marseille cafe des mediterraneesThe Café des Méditerranées boasts one of the finest locations and some of the best food in the area around the MuCEM to the south of Marseille's Old Port - and all this at bargain prices. logoClick here to book a hotel in Marseille

NewsThe Villa Méditerranée, where it's based, is temporarily closed (it's a long story) and so too is the café. We've left our review here as a "placeholder" and will be back just as soon as it's open again.

As we hovered by the door inspecting the menu, a couple of regulars urged us in. They'd eaten there just the day before, when they had liked a certain dish so much that they were already back for seconds. And, as we soon found out, they weren't wrong.

But first the setting. The Café des Méditerranées is right on the waterfront. A handful of tables are parked outside the door, but the best spots are inside, in the light-drenched dining room.

This is a long, thin space whose plate-glass windows offer fantastic views onto the sea, the MuCEM and the Fort Saint Jean, as well as the ancient Église Saint Laurent and the 19th century Palais du Pharo: a panorama of some of Marseille's most beautiful buildings, of all eras.

marseille cafe des mediterranees counterIts dominant feature is a stunning zinc counter, pictured. It's faced with azulejos - blue and white ceramic Portuguese tiles - sourced from a store just round the corner in the Old Town.

Apart from that the decor is simple and the short daily menu is chalked up on a slate.

The Café des Méditerranées used to be a fairly basic snack bar but that changed after the arrival in early 2016 of a new chef, Xavier Zapata.

Though it's still called a café, and retains a mellow atmosphere, this is now very definitely a "proper" restaurant that's fast building up a local reputation.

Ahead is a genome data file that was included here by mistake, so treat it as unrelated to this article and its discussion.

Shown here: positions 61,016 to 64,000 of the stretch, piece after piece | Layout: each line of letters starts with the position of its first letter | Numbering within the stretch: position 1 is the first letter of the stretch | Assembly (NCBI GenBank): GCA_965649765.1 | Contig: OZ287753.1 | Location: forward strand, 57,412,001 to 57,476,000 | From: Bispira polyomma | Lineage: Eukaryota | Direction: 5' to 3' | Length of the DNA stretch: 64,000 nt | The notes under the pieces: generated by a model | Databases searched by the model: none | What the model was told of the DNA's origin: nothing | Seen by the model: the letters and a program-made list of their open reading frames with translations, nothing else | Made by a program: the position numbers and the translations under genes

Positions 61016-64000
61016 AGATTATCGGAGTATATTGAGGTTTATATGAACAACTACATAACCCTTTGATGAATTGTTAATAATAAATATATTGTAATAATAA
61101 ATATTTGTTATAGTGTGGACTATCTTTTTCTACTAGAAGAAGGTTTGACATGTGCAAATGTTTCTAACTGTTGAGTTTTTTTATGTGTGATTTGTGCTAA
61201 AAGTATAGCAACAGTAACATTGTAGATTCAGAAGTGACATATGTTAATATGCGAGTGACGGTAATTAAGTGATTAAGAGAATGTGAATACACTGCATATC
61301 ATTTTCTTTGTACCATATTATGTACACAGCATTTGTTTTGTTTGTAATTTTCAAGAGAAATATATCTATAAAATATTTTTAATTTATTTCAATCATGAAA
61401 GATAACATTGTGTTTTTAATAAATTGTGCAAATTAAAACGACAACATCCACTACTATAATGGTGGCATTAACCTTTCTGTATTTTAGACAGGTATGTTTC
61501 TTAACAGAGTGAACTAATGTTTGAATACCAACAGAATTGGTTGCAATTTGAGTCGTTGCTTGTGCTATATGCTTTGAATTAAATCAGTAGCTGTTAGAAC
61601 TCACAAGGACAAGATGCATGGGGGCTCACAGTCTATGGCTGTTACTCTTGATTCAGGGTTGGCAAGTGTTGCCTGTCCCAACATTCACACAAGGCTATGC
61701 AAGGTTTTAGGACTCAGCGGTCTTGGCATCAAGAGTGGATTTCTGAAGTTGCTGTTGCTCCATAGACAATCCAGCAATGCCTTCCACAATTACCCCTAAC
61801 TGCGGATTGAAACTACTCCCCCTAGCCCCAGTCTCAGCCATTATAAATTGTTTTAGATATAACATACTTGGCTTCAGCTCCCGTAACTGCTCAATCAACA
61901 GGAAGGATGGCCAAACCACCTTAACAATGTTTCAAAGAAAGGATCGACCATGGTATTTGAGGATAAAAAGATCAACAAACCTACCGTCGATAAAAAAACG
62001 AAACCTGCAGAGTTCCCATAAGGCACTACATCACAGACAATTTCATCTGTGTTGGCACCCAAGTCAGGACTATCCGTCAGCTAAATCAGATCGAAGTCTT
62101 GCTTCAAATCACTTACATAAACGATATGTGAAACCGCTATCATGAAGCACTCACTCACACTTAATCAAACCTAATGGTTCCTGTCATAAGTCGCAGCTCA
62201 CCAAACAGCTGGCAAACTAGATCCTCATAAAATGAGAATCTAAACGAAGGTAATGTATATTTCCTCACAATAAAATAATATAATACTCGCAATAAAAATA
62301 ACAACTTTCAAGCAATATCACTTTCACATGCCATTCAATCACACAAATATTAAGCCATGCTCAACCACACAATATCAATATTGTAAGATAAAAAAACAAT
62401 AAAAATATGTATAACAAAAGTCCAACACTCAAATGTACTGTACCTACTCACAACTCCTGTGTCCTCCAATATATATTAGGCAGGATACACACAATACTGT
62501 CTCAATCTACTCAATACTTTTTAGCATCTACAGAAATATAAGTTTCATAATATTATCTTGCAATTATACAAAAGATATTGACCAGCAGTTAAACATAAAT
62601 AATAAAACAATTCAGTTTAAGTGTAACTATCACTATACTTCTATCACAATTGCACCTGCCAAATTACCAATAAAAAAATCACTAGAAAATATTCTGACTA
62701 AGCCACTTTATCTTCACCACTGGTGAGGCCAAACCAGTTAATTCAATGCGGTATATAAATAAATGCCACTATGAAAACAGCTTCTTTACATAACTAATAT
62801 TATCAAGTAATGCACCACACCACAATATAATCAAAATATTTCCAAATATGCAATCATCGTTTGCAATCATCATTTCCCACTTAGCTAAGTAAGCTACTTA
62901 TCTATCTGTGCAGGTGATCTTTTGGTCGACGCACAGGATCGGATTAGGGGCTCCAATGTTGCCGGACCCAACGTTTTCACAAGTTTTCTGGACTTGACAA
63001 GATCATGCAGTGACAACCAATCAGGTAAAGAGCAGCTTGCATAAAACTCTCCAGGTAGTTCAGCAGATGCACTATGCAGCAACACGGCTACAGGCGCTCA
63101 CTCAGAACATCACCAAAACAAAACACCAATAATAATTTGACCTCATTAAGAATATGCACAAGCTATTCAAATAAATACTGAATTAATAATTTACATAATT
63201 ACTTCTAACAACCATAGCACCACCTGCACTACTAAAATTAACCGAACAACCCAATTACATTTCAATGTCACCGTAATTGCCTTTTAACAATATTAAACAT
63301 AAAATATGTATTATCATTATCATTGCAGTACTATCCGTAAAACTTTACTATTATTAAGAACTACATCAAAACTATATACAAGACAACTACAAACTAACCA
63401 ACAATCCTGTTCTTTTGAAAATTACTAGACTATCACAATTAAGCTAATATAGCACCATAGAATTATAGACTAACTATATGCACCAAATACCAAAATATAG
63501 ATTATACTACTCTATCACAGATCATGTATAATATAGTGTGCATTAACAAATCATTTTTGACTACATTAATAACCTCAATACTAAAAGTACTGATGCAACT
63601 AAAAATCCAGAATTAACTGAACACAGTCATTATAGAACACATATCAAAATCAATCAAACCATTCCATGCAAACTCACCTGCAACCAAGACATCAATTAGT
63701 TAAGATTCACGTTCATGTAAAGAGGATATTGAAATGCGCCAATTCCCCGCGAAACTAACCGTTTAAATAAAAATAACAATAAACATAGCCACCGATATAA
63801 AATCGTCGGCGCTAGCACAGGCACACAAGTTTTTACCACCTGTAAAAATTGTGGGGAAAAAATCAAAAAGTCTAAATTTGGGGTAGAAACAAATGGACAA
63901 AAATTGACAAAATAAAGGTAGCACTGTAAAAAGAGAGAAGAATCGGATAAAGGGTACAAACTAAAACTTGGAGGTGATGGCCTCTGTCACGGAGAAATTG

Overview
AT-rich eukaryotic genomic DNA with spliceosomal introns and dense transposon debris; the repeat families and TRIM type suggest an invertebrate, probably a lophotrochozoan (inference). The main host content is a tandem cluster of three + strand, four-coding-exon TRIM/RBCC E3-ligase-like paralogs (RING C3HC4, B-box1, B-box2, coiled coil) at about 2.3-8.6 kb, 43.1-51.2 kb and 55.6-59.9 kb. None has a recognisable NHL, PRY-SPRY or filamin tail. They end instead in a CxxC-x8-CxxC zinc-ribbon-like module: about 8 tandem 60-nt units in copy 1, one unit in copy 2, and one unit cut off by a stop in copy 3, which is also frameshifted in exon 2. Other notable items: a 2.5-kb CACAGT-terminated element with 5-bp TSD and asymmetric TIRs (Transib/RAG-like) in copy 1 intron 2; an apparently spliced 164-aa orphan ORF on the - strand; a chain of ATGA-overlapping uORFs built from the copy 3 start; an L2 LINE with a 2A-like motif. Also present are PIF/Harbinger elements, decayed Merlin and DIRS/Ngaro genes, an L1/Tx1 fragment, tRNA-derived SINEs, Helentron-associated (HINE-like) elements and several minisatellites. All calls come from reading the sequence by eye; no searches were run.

Zapata is employed by a local association called Cumin whose mission is to promote gastronomy and produce from all around the Med, from Spain through Italy to North Africa and the Middle East. He does it brilliantly.

The menu offers six or seven starters and we followed our waitress' suggestion to order three or four of these for a mezze-type tasting.

There are plenty of vegetarian options. The choice changes daily but included, on our visit, a vegetarian mini-coucous, artichokes and fennel with shaved parmesan and aromatic cheese from local Le Rove goats, supplied by a particular farmer whose wares you won't find anywhere else in Marseille.

The star, pictured (in the foreground), was a sort of soup based on almond milk with a slight salty-fishy tang and a crouton of spicy Calabrian sausage. It was strange but undeniably delicious - and the reason for our new friends' return visit.

marseille cafe des mediterranees mezzeWe didn't sample the main courses but these included more traditional meat, fish and pasta dishes, so if anyone in your party isn't feeling too adventurous, he or she will still find something to suit.

Certainly the small boy on the next table didn't look like a big connoisseur of seaweed-scented almond milk soup, but he made short work of his rigatoni.

We're not usually into desserts but these were so irresistible that we ordered three (for two people). The Seville orange cheesecake and dark chocolate mousse were the business. But the most memorable was a white chocolate creme with rhubarb compote and a little garnish of preserved olives - yes, olives. The sweet-salt combo was exquisite.

The dessert portions in particular were enormous - and the bill extraordinarily low: around 40 €uros for an excellent, filling meal of four mezze and three desserts plus a carafe of very nice Coteaux Varois wine.

A final word in praise of the service, which was both friendly and thoroughly professional. The staff was proactive in offering advice, without being pushy. You can access the restaurant, by the way, even when the Villa Méditerranée itself is closed.

Footnote: Things change quickly in Marseille. When we went back to the Café des Méditerranées for a second helping in autumn 2016, Zapata had just moved on a couple of weeks previously. His successor was Pierre Gianetti, also a respected chef, formerly of the restaurant Un Grain de Sel.

So far the concept and style of cuisine remained unchanged: you could order either a selection of small mezze or a traditional main course. We sampled tasty braised leeks with cod and poutargue (mullet roe, a speciality of nearby Martigues) and more of that delectable chocolate mousse. The Café des Méditerranées is still one to watch.

Visited April 2016, October 2016

Where: Café des Méditerranées, Villa Méditerranée, Esplanade du J4, 13002 Marseille. 

Photo credits: all images © SJ for Marvellous Provence

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